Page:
LR: While you continue to look at selling some businesses, we are sure that you’re looking at growing others. Where do you see the main growth opportunities today at FXCM? Where will you be focusing your resources in the coming months?
Drew: We are growing 3 businesses in particular.
1. Our commodity, metal, and index CFD business. It is now over 30% of volume and growing and we are offering a very strong solution that is unique in its ability to handle tough flows in an industry that has no A book alternatives other than the futures exchanges. This is still at an early stage but we believe that in the next year as this technology matures we will be in a position to gain significant market share and make a very large impact on that business.
2. We keep investing in new data products and API products to our automated and algo trading clients. Be it EA developers or custom black boxes. This is also at an early stage as we aim to be the go to provider for this market segment and believe that between data and connectivity solutions we have a very unique value proposition for this client base.
3. Most importantly, as we sell our non-core assets, all of the firm’s 150 technology staff, all its financial resources, its sales efforts are focusing purely on the retail client and we are going to be introducing quite a few interesting innovations this year for the general client base with new platforms, more data, faster connectivity and many other enhancements to make sure that FXCM is still one of the foremost retail FX franchises for years to come.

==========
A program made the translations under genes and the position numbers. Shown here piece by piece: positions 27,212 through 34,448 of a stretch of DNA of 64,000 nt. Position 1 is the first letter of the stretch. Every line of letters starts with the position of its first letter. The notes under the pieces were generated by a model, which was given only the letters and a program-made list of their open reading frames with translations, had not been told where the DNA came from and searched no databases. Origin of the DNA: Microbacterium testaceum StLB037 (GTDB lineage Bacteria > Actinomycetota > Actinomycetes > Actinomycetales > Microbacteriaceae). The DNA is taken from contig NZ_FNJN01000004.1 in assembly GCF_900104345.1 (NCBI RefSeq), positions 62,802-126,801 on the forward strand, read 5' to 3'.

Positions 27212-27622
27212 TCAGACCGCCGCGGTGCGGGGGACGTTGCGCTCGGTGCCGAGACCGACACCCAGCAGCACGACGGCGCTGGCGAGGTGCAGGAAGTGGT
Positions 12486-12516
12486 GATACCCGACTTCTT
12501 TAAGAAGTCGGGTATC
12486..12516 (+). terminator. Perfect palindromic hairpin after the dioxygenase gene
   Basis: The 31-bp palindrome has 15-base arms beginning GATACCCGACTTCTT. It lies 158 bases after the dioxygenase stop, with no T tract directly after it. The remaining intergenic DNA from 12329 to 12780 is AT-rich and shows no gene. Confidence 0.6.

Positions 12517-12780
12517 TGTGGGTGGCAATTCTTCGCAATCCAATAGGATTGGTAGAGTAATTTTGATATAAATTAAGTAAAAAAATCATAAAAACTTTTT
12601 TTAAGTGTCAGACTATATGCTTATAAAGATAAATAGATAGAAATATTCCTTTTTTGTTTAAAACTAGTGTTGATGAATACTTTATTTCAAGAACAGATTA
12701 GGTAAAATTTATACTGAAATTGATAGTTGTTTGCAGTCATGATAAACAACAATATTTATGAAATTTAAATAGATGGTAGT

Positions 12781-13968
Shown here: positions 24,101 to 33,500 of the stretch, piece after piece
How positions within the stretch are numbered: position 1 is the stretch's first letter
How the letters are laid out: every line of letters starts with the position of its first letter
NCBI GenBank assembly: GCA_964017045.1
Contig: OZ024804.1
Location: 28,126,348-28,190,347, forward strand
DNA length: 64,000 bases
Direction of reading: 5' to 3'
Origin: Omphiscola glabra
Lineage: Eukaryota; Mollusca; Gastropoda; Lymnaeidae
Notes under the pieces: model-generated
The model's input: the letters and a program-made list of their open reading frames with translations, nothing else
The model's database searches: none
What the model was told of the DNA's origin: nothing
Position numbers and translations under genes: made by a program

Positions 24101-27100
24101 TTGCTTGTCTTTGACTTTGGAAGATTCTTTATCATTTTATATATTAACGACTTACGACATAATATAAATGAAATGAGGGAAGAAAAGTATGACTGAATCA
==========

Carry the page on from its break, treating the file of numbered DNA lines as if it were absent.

LR: How is FXCM doing things differently today as opposed to before last January’s Swiss Franc event? If there was another surprise currency spike, how is FXCM managing things differently today?
Drew: We have done much soul searching and revamping after SNB but I can sum up the most important changes in the following. FXCM has eliminated many of its less liquid currency pairs specifically those that carry a large government “active management” of some sort of an artificial structure be it a peg or managed float of some kind. We have also reduced leverage for our largest clients and have purposefully turned away business we deem to be too capital intensive. Our current exposure to any market spike is a tiny fraction of what it used to be.
LR: How do you think that the Retail FX industry as a whole has changed since the Swiss Franc event last January?